Traveling east I visited a number of boutique, medium- and large-size vineyards that were uniformly excellent. In Kutjevo I had lunch at Krauthaker vineyards and was served sarma, a stuffed cabbage in a broth with horseradish sauce, accompanied by an addictive fried bread. That evening I dined at the oldest wine cellar in Croatia, Kutjevo winery.
In Slavonski Brod I tasted the elegant wines of Cikulin vineyards, and in the lovely village house Sobe Tankic the family entertained us with traditional music while we dined on a feast of national dishes that included fish paprikash prepared with red peppers and wine.
Traveling east again through black-soiled fields, I headed for the wine road through the Baranja Hills and the largest vineyard in the area, Belje. I had lunch in the Belje cellar in Knezevi Vinogradi, built in 1526. Their wines are available in the United States at www.belje.hr.
In the nature park Kopacki Rit I had a traditional lunch at Kormoron and in the small village of Karanac visited "the street that time forgot" created by a local family. It is the Croatian version of Plymouth Plantation, with a series of homes designed and fitted as they would have been in past centuries. It was a raw day, and the family treated me to coffee and the traditional dessert, guzvara, a cheese Napoleon made with filo dough and feta.
In the little village of Zmajevac, which is home for migrating storks, I dined and drank in the old Josic wine cellar, which was converted into a restaurant and serenaded by a Croatian mariachi-style band that played familiar folk songs that locals joyously joined. Traditional folk music, dance, costumes and the hair preparations that accompany them are widely appreciated and practiced.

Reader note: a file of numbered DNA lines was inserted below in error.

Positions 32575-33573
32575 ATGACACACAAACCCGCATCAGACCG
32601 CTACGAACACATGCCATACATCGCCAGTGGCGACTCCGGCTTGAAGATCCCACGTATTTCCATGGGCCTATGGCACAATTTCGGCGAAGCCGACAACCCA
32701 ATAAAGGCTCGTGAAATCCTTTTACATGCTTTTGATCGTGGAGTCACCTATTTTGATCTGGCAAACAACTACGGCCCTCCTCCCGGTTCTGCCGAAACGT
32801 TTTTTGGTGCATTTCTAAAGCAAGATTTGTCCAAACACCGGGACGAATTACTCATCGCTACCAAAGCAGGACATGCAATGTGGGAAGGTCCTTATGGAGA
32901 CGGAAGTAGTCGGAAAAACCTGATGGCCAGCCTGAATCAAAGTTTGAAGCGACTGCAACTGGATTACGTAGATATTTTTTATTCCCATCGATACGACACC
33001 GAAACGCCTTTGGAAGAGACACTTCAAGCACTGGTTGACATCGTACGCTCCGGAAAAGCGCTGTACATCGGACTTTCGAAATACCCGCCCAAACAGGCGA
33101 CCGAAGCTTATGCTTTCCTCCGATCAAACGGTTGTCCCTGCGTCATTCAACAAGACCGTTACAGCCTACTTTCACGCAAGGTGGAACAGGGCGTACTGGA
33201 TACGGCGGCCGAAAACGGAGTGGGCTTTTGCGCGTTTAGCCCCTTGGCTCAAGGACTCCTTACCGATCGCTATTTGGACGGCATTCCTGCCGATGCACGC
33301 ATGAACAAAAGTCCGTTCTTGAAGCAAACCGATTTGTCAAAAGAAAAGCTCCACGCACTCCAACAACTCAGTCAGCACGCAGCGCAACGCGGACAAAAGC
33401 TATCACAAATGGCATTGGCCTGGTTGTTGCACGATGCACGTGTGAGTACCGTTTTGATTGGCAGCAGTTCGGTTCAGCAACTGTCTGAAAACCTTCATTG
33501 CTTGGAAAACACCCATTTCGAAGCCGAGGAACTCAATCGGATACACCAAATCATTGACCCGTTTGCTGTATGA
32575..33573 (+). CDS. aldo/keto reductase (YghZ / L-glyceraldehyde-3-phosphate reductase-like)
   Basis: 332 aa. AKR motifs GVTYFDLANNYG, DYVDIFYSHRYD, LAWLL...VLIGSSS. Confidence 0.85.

The town of Ilok, Croatia's eastern-most city, suffered quite a bit during the war. Nearby Varazdin was once the capital of Croatia, and next to Prague, its elegant Baroque central square is the most intact in Europe. Unfortunately the Baroque city of Vukovar was heavily damaged, and the scars are still visible. It lies along the Danube across from Serbia. The bombed-out water tower looms over the town as a reminder of war's toll, and a tour of the local cemetery is sobering with all the graves installed between 1991 and 1995.
WHEN YOU GO
In Zagreb I stayed at the Astoria Hotel, www.hotelastoria.hr, and the impressive Palace Hotel, www.palace.hr. In Slavonski Brod I stayed at the Art hotel, www.art-hotel.hr, which lies on the Sava river, the border with Bosnia-Herzegovina, and in Osijek, Hotel Osijek, www.hotelosijek.hr, a modern building along the banks of the Danube River.
The kuna is the currency in Croatia, about five to the dollar. The best exchange rates are found at the exchange offices, not the banks or hotels. Tipping is generally 5 percent to 10 percent for restaurants and taxis.
In Zagreb, Korcula restaurant serves some of the best seafood in the area. Also try Pod grickim topom restaurant next to the funicular. Republica is a stunning three-floor art deco restaurant and cafe off Ban Jelacic Square.
In Ilok wine restaurants included Stari Podrum cellar, in Vucedol Silas Goldschmidt and in Varazdin Verglec restaurant and Restoran Palatin. I enjoyed local cuisine at Zlatne Gorice, a country estate that overlooks the vineyards, and I sampled at Principovac Estate winery.
For information on Croatian wines see www.winesofcroatia.com, run by Cliff Rames, sommelier at the Plaza Hotel in New York and of Croatian descent. The Croatian National Tourist Board at www.us.croatia.hr or 212-279-8672 can provide maps, brochures and housing information.
John Blanchette is a freelance writer. To read features by other Creators Syndicate writers and cartoonists, visit the Creators Syndicate website at www.creators.com.
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